US 4345486 A
The present application discloses a power transmission for transmitting power from a driving shaft to a driven shaft along a main axis of the transmission and having a continuously variable gear ratio, in which torque is transmitted by friction forces at points of tangency between balls and runways and where the balls and runways are divided into axially spaced groups.
1. A power transmission for transmitting power from a driving shaft to a driven shaft along a main axis of the transmission and having a continuously variable gear ratio, in which torque is transmitted by friction forces at points of tangency between balls and runways and wherein the balls and runways are divided into two axially spaced groups, the balls in each group rolling on four runways, two of which runways are rotationally immovable with respect to each other and two of which runways are coupled to the driving and the driven shaft, respectively, each group of runways including at least one radially inner runway and at least one radially outer runway, at least two of the runways in each group being axially displaceable, the two groups of balls being coupled in parallel, a respective radially inner runway of each group being connected to a respective radially inner runway of the other group to resist relative axial movement of said radially inner runways, and a respective radially outer runway of each group being connected to a respective, radially outer runway of the other group to resist relative axial movement of said radially outer runways, the cross-sectional shapes of the runways being determined by the equations
where x and z are the relative axial displacements of the balls and the radially outer and inner runways, respectively, f is the gear ratio of the transmission, y and y.sub.1 are the corresponding variable radial distances of the ball centers from the main axis of the transmission, and u, u.sub.1, v and v.sub.1 are the angles between the ball radii to the
2. A power transmission according to claim 1, wherein the runways in one
3. A power transmission according to claim 1 or 2, wherein the runways are formed on three axially spaced pairs of annular bodies, a middle pair of said pairs of annular bodies being situated between the other two outer of said pairs, the bodies of each pair being spaced radially with respect to each other, and each of the bodies of said middle pair being provided with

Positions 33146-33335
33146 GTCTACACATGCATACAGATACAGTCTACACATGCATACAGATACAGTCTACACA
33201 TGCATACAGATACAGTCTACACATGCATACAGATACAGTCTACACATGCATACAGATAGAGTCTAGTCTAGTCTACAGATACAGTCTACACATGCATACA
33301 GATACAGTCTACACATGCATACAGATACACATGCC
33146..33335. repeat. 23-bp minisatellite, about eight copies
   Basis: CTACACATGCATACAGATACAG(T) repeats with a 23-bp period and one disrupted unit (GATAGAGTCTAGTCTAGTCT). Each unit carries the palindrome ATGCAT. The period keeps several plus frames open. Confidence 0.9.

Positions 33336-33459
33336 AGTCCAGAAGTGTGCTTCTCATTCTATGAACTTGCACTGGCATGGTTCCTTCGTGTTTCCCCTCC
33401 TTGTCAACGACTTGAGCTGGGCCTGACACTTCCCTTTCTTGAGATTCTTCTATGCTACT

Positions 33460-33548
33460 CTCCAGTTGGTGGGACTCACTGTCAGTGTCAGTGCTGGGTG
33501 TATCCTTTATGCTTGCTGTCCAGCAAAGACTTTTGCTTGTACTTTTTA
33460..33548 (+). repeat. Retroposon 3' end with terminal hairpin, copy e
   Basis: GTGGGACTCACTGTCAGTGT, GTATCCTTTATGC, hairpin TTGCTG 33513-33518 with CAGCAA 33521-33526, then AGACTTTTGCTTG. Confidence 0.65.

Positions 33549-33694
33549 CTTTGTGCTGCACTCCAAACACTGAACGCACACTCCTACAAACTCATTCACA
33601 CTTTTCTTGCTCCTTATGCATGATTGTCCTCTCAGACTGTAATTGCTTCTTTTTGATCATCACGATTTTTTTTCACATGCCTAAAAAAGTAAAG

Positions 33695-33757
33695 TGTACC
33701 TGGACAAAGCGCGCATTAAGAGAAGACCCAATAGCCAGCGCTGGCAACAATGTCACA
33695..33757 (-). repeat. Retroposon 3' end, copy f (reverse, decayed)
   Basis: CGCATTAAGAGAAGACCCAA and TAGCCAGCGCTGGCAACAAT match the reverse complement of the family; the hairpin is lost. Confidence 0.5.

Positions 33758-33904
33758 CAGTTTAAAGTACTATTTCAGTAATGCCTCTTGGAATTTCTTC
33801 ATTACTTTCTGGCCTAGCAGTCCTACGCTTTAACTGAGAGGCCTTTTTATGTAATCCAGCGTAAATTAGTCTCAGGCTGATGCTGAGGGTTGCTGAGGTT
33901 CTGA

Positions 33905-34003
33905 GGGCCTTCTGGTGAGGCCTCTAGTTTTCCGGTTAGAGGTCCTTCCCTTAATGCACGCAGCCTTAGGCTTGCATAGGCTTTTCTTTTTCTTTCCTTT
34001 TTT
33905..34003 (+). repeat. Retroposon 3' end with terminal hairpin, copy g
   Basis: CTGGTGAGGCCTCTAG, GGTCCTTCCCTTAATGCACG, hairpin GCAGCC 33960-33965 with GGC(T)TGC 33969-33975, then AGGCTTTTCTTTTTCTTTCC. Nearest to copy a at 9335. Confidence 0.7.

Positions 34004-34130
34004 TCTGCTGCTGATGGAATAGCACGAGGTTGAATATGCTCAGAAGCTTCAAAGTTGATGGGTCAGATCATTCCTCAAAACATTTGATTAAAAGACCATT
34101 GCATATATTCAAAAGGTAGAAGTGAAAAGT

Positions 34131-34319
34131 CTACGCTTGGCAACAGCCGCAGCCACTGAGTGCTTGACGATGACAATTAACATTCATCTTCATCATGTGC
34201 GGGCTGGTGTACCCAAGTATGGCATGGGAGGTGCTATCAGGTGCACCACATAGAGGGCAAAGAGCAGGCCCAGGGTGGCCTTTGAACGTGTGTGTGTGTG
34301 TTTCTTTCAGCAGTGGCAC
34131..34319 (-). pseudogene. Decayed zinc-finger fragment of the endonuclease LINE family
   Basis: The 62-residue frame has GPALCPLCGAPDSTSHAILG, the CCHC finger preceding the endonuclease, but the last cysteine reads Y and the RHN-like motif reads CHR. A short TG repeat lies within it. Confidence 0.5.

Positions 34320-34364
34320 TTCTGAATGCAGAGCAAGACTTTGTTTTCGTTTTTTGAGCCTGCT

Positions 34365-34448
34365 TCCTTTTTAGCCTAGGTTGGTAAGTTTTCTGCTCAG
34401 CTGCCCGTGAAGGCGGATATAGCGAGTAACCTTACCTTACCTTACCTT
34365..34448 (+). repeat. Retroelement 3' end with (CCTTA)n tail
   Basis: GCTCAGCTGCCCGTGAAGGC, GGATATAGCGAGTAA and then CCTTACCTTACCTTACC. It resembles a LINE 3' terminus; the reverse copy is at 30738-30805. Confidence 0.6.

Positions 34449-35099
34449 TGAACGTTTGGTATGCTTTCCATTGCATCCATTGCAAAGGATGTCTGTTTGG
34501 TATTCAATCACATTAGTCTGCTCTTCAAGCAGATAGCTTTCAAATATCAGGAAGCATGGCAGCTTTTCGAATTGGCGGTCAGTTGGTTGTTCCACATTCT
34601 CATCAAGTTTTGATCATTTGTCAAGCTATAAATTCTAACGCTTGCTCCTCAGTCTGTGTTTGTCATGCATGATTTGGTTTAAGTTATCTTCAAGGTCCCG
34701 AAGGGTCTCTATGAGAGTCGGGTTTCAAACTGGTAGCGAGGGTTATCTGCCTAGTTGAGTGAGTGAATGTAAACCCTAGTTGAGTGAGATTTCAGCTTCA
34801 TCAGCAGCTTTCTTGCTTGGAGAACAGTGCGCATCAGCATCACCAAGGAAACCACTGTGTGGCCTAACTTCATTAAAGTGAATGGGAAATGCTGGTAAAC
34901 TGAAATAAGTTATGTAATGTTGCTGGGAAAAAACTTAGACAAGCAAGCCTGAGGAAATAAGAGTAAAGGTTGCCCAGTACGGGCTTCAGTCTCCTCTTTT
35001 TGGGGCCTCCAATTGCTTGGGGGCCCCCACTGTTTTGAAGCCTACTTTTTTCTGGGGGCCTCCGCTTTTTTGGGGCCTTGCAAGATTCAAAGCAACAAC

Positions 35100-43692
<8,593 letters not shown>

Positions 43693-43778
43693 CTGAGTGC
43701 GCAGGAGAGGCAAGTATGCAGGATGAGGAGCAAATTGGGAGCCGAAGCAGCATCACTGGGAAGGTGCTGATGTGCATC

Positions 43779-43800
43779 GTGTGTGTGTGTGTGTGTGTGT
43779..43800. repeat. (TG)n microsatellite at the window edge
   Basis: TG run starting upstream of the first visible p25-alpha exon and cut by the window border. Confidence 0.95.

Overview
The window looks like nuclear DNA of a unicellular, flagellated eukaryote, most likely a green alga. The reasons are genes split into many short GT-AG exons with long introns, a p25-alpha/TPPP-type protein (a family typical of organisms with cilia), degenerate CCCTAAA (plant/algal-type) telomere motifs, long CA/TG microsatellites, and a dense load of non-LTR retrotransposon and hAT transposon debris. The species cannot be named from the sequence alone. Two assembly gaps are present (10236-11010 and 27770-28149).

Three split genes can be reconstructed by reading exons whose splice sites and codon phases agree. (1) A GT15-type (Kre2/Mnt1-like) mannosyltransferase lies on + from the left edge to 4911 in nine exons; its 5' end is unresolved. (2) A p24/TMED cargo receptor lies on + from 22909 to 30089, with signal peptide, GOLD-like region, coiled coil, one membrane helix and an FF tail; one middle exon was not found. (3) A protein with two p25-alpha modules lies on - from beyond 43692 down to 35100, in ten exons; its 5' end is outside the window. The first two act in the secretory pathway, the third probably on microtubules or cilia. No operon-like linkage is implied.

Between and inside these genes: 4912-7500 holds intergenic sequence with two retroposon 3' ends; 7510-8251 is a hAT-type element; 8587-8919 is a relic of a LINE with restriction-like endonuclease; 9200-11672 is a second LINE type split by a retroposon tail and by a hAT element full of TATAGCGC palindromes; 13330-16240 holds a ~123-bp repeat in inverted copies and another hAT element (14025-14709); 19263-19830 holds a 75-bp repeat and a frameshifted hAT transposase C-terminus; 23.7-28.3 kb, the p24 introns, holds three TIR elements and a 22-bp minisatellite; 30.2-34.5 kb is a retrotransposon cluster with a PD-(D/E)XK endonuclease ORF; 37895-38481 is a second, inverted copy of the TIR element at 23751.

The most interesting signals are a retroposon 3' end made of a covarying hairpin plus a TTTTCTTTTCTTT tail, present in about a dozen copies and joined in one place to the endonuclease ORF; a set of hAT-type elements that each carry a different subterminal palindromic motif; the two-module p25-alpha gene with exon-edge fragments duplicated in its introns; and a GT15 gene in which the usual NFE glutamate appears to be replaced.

4. A power transmission according to claim 3, further comprising a stationary housing, in which the balls and runway bodies are mounted, wherein the radially inner, axially outer bodies are firmly connected to said housing, the radially inner middle body is slidingly, but non-rotatably mounted on the driving shaft of the transmission, the radially and axially outer bodies are connected together and jointly displaceable, but non-rotatable, and the radially outer middle body is
5. A power transmission according to claim 3 and comprising a housing, in which the balls and runway bodies are mounted, characterized in that axially outer bodies are firmly interconnected and carry two sets of planet gears, one of which is in engagement with a sun gear firmly connected to a radially inner middle body and slidingly, but non-rotatably mounted on the driving shaft, as well as with a ring gear provided on a inner wall of said housing, the second set of planet gears engaging with external teeth on a radially outer middle body, which is freely displaceable, and with a ring gear which is firmly mounted on the driven
6. A power transmission according to claim 3, characterized in that radially inner, axially outer bodies are mounted on the driving shaft, and that middle bodies are freely displaceable and coupled for joint rotation, a radially outer middle body being provided with teeth in engagement with planet gears carried by radially and axially outer bodies, which are displaceable and jointly rotatable in the same direction as the driving shaft, but prevented from rotating in the opposite direction, said planet
7. A power transmission according to claim 6, characterized in that a friction coupling is provided between one of the radially inner, axially outer bodies and corresponding radially and axially outer body, which friction coupling is adapted to engage when the transmission is adjusted
8. A power transmission according to claim 1, characterized in that spring means are provided to urge at least one axially outer runway towards the
9. A power transmission having a continuously variable gear ratio, the transmission comprising two groups of balls and runways, each group comprising four runways, including a first runway coupled to a driving shaft, a second runway coupled to a driven shaft, and two of the runways of each group being rotationally immovable with respect to each other, and the balls being arranged to roll on respective ones of the runways, wherein the two groups are coupled in parallel so that each group transmits torque from the driving shaft to the driven shaft, and means being provided to cause relative movement between the runways so as to vary the gear ratio, and the cross-sectional shapes of the runways being such that contact between the balls and the runways is maintained during said movement.
The present invention relates to a power transmission having a continuously variable gear ratio, wherein the torque is transmitted by friction forces in the points of tangency between balls and runways, and wherein two groups of balls are provided, the balls in each group rolling freely on its respective bipartite runway with other points in contact with rotating runways connected to the driving and driven shaft respectively.